Comment by Rodney Roe on September 30, 2016 at 7:31pm

I guess the fact that you saw it is strange. I've seen video of coyotes there, and even cougar have been seen. We have visits from 'possum and bears, but no deer, turkey or coyotes, although they are plentiful in other areas of the county. To give some idea of the terrain here, Deliverance was filmed here. I'm amazed that we don't get visited by raccoon. They are plentiful along the creek.

Comment by Phyllis on September 30, 2016 at 7:46pm

I read a story a couple o years ago about a girl that made friends with crows, she would leave shiny things on an outside table for them to collect. Then one day she lost her lens cover for her camera, had no idea where it was. And the crows brought it back to her. They are very smart birds.

Comment by JMac1949 Today on September 30, 2016 at 8:26pm

Coyotes and deer are common in LA, skunks and raccoons as well.  Rats live everywhere.  Bears come down from the mountains and enjoy suburban swimming pools.  Mountain lions as well, and they're often tagged and tracked. This is the latest thing to accommodate wildlife in Los Angeles:

$40 million to preserve gentic diversity for the Santa Monica Mountain Lion population.

Comment by nerd cred on September 30, 2016 at 11:12pm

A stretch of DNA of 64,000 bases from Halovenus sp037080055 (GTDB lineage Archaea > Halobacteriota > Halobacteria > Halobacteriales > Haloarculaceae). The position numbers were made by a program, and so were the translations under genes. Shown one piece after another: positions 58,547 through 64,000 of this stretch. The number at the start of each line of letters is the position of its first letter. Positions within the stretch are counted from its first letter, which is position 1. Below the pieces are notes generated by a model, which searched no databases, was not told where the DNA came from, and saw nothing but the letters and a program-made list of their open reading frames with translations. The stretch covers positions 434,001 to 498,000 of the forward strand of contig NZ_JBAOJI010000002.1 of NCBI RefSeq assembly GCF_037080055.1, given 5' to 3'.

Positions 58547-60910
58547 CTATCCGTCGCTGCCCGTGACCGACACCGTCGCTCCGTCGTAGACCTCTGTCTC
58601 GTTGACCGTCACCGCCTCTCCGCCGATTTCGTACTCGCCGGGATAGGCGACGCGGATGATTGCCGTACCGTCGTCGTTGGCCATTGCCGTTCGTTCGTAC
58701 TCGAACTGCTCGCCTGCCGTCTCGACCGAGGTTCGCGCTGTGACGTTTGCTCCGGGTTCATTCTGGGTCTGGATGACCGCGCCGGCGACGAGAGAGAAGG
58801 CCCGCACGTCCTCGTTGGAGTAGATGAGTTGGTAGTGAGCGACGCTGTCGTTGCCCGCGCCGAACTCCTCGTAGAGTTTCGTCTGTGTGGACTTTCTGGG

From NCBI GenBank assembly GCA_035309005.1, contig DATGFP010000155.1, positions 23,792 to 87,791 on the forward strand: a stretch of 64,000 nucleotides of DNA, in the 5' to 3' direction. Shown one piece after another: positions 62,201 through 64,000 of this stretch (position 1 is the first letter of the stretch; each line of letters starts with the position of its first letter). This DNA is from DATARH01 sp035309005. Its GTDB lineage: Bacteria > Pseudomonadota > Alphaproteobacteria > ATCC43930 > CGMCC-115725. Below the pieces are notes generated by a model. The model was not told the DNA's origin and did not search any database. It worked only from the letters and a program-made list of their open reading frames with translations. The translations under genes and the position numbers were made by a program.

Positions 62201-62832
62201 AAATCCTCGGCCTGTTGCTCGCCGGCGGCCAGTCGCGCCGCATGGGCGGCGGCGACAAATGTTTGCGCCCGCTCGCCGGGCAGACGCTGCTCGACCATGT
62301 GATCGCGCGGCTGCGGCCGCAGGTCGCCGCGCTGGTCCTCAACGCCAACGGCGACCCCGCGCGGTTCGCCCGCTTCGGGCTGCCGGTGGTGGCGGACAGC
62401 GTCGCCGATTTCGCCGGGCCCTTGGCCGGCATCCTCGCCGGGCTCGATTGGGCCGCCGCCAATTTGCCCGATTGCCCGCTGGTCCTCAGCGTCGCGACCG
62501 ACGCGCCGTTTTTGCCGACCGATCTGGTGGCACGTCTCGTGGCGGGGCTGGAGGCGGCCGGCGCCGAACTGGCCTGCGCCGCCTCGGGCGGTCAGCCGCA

It would probably cost more to move all the humans out and give the land back to the animals. "Progress" is expensive?

In my neighborhood everyone's complaining about the fat, voracious little squirrels eating their jack-o-lanterns.

Comment by Rodney Roe on October 1, 2016 at 12:51am

Jack-o-lanterns, already?  I had no idea squirrels liked pumpkin.

Some time back I read about the problems with the freeway separating mountain lion populations.  The Santa Monica lions must be the most studied anywhere.  I think they''re all on transmitters.  Actually, I'm not sure about that.  I did read that they are very territorial and a lion has to die for another to move into its territory.

Comment by Rodney Roe on October 1, 2016 at 12:53am

My mother would be mystified by the cougar overpass.  When I told her that they were moving wolves back into Yellowstone her reaction was, "But we worked so hard to get rid of them!"

Comment by Julie Johnson on October 1, 2016 at 5:04am

Rodney, same thing with my grandmothers. Times are changing, aren't they?  Love that overpass, great comment thread. 

Years ago, I had an early morning paper route sort of out in the country (East TN).  At 4 or 5 in the morning, the wild animals are out!  I've seen skunks and raccoons, foxes, owls and coyotes, just about everything but a bear.